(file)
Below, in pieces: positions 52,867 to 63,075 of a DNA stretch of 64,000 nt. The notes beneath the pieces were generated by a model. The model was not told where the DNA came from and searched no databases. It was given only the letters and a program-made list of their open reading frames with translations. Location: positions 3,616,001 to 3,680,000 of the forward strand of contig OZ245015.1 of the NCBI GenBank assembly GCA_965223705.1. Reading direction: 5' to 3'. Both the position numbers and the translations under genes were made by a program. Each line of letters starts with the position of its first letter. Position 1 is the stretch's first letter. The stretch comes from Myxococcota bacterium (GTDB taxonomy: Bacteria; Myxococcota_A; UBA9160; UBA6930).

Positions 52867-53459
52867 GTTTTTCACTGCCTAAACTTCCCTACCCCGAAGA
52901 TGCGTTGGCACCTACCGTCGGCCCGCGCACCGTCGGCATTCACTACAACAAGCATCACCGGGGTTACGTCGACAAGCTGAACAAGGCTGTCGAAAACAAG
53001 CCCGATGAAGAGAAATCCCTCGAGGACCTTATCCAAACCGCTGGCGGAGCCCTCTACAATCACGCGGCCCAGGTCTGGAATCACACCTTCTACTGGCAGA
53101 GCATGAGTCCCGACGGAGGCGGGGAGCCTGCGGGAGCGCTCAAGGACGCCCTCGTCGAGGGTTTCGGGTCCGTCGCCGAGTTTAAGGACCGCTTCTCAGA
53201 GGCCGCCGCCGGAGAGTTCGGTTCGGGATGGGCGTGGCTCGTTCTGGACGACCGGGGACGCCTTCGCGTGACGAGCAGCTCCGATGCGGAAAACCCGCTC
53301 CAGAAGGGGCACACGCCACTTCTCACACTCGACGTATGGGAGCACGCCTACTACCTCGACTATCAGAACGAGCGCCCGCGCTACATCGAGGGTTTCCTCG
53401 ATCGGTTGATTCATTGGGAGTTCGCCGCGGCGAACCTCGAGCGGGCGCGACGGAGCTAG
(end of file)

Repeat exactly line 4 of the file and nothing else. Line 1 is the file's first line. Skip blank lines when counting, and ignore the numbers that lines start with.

52901 TGCGTTGGCACCTACCGTCGGCCCGCGCACCGTCGGCATTCACTACAACAAGCATCACCGGGGTTACGTCGACAAGCTGAACAAGGCTGTCGAAAACAAG